From the 6S to the SE to the 7

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One thing I raved about when I moved to the iPhone SE was the added convenience and the extra practicality that it offered. It felt right and in many ways is the perfect size married to a stunning design. It was like going back to an old friend from the terrible iPhone 6 design and I was all set.

And then I recently moved back to the iPhone 7 and it feels fine. Bizarrely, it feels perfectly normal to use an iPhone 7 even thought it is bigger than the SE, bigger to the point that it just steps over that line where I can use it one-handed.

I am sure that if I moved back to the SE I would struggle because of my eyesight, but in other ways I would likely get used to it in a couple of days.

Maybe it means that we are able to adjust much more easily than we expect and maybe it means that we should think about the screen size we need and not the phone size. An iPhone 7 Plus would feel huge, but perhaps I would adjust to that as well.

Ultimately, there is little point to this quick article except to say that I have become ambivalent to the size of the phones I use and possibly because I don’t get emotionally involved with them anymore. I want them to do a job and I am more easily pleased than in previous years. Consequently, I am more likely to accept minor problems as a natural part of the experience.

9 thoughts on “From the 6S to the SE to the 7

  1. I suspect I’m letting you be too much of an influence on me πŸ˜€ I went from 6 to SE and am now back on the 6. The extra breathing room for stuff like calendar and todos is just pleasant, and with the “double brush” on the home button to pull things down, one handed uses isn’t even that diminished.(the only silver lining of wasting money on the SE is that I got to relive the ‘oh, this new middle size is quite nice actually” feeling)

    Definitely nervous about trying the plus size, if I end up not liking it. Almost want to experiment, like get a cheap(?) 6plus from somewhere when the 8 comes out, and use it for a few weeks. But if the plus size offered pencil support, or this time I could say “oh the plus camera is REALLY worth it now” – maybe.

    I still get the frisson of “this is cool, I like how well this organizes me” for random Apple tech. Especially my old Macbook Air, but sometimes the phone a tiny bit. Still I know what you’re saying about hitting the “meh, this works too” phase.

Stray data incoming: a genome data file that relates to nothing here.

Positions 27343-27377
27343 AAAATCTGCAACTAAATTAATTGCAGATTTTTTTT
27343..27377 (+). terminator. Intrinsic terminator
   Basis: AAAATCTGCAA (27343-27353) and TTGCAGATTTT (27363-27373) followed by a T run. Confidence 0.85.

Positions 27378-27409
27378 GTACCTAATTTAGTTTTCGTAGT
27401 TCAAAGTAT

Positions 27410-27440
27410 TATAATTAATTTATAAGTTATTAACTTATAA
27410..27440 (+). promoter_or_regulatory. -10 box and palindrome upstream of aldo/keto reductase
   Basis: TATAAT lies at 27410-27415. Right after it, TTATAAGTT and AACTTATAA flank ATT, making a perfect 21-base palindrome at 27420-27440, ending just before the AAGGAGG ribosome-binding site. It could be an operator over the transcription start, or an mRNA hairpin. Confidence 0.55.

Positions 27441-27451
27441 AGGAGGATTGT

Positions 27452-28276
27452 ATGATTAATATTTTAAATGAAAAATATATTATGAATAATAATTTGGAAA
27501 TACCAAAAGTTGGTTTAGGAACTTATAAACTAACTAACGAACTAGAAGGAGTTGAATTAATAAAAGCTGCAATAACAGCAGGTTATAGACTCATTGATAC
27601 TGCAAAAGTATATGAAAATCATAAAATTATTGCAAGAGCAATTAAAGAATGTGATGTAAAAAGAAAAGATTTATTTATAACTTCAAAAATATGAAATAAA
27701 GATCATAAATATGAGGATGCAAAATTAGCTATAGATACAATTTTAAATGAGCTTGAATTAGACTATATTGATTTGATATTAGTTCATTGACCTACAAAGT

1. Really? I know it’s not exactly the same thing, but when I got an iPad I installed Penultimate and Noteshelf immediately, bought about 5 styli, and have NEVER used either the style or either app in anger opinion over 3 years.

        What would you REALLY use a pencil for in everyday use?

        1. Yes. If Apple made the feature feel like a pencil on paper and if the words were translated perfectly yes indeed. Big ifs though.

      2. @Simon — doodling and art. And it might make one of those old palm-graffiti-style keyboards worthwhile… maybe. It was a nice way to enter text, reliable enough that auto-correct wasn’t so needed.

  2. I have smallish hands so the Plus is more like a micro tablet to me (smaller than a mini). I liked the size of the 5 but the 6 is okay. I don’t do any one-handed writing. Never did.

    I don’t think it’s a case of being more easily pleased. It’s more about acceptance that it works, maybe not perfectly, but well enough, and that’s just the way things are.

  3. Not really the subject of the post, but in terms of Pencil, I use it all the time with my iPad. I don’t take notes on paper, and I sometimes find reading a document and writing on it in pen easier than doing so via a computer and keyboard β€” and I turn to my iPad and Pencil.

    In face, I use the Pencil so much that I ended up buying a second one on eBay, so that I have one on my desk and one in my bag for use when travelling.

    Yes, I sound like a fanboy, but the Pencil is streets ahead of a normal stylus on an iPad (and I know, because I used those for years too). It really is just like writing on paper, and my handwriting is almost good enough for GoodNote’s writing-to-text conversion to work most of the time. (It’s recognition is not perfect, but it is definitely good.)

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